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Noise cancelling vs isolation?

post #1 of 6
Thread Starter 
Which one do you prefer?
post #2 of 6
I don't think anyone here on head fi actually prefers the SQ of active noise cancelling headphones over naturally isolating closed back headphones (I'm assuming this is what you meant). For purposes of isolation, there are indeed situations where active noise cancelling is more effective than regular isolating headphones (such as in cancelling out more low frequency noise, like in airplanes), but SQ wise they typically fall short to more conventional headphones.
post #3 of 6
Isolating.
post #4 of 6
Does anyone know why the active noise cancelling headphones have worse sound quality than the conventional ones? Does the noise cancelling circuit have effect on the sound quality, or the driver in those headphones have some special features that make them less than ideal?
post #5 of 6
Quote:
Originally Posted by RX7PHILE View Post

Does anyone know why the active noise cancelling headphones have worse sound quality than the conventional ones? Does the noise cancelling circuit have effect on the sound quality, or the driver in those headphones have some special features that make them less than ideal?

I'll try to explain this as easy as possible (I'm not a sound expert by any means). From what i understand, noise isolation is just what you will expect. Noise isolating headphones will usually contain a thick foam/cloth/leather padding to dampen out incoming sound waves. Therefore, more thicker the padding, usually better is the isolation. It also depends upon the pressure that headphone puts on your head. Generally higher the pressure more is the isolation. IEMs block all entrances to ear canal by actually sitting inside of the ear.

 

Now, I'll try to explain how a noise cancelling headphones work. There is a microphone installed with the headphones which actually listens to the external noise. Now the internal circuitry calculates the wave form of the noise and sends exactly opposite sound waves to you ears. The noise waves and the counter waves generated by circuitry cancel each other out and you won't be hearing any noise.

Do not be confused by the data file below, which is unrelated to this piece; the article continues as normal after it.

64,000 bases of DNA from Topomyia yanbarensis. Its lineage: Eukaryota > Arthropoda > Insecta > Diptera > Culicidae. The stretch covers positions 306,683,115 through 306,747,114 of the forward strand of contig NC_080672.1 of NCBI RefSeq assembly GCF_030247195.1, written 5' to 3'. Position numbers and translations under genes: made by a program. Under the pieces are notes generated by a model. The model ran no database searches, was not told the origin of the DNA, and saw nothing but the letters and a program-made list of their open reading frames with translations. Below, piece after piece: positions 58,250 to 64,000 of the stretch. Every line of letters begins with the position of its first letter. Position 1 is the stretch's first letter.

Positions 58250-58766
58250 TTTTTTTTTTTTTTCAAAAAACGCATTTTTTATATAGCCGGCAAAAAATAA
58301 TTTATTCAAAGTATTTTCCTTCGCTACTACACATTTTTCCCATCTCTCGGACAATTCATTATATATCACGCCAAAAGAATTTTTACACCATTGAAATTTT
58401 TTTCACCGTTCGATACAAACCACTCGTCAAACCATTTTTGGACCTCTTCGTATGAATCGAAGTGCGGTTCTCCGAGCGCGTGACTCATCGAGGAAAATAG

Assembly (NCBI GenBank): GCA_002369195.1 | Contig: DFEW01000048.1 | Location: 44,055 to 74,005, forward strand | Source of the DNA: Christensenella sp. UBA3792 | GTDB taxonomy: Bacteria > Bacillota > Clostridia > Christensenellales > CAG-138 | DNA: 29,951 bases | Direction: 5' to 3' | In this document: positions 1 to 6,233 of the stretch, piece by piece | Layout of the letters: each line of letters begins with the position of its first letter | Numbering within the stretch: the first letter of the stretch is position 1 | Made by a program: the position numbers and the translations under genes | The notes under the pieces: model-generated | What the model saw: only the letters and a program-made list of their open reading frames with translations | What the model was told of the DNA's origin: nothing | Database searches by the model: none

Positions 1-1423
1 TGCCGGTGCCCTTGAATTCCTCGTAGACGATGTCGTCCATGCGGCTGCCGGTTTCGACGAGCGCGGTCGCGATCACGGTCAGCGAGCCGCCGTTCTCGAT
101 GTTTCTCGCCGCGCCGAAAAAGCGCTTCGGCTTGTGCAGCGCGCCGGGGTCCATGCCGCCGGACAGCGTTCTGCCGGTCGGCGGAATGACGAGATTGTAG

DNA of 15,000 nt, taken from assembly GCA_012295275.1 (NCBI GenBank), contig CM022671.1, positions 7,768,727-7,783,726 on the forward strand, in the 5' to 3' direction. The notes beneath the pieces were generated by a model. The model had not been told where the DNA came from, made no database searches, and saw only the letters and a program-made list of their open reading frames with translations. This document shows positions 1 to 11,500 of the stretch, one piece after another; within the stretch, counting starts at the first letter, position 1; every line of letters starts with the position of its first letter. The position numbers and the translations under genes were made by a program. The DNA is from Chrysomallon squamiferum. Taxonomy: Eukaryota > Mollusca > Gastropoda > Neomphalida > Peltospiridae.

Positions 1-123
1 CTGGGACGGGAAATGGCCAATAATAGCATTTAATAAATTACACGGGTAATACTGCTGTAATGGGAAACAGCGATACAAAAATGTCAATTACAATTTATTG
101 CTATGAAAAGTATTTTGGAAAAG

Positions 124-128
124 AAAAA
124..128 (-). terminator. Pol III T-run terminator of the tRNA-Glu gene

Now, you can get that noise isolating headphones doesn't interfere with the signal of the music but noise cancelling headphones does exactly that. If you want to hear the pure sound of the music, noise cancelling headphones are clearly not fit for the job.

 

Also, like all the systems, this noise cancelling is not perfect. Because of some imperfections, there is a constant small hum like noise comes from the headphones (or at least, in the headphones that i have tried. Some pairs might prove me wrong). That becomes annoying after a while.

post #6 of 6
Quote:
Originally Posted by sammed92 View Post
 

I'll try to explain this as easy as possible (I'm not a sound expert by any means). From what i understand, noise isolation is just what you will expect. Noise isolating headphones will usually contain a thick foam/cloth/leather padding to dampen out incoming sound waves. Therefore, more thicker the padding, usually better is the isolation...

 

There was no need to revive this ancient thread.  Also, It's not padding anywhere near as much as having a very well-sealing design that gives closed-backs isolation, not that all closed-back headphones give isolation.  Usually, the only padding is the ear pads.  To dampen out incoming sound, they are simply well sealed, thick construction and/or heavier plastic/metal help.  Ear muffs are the ones that have thick foam or what not to dampen sounds.

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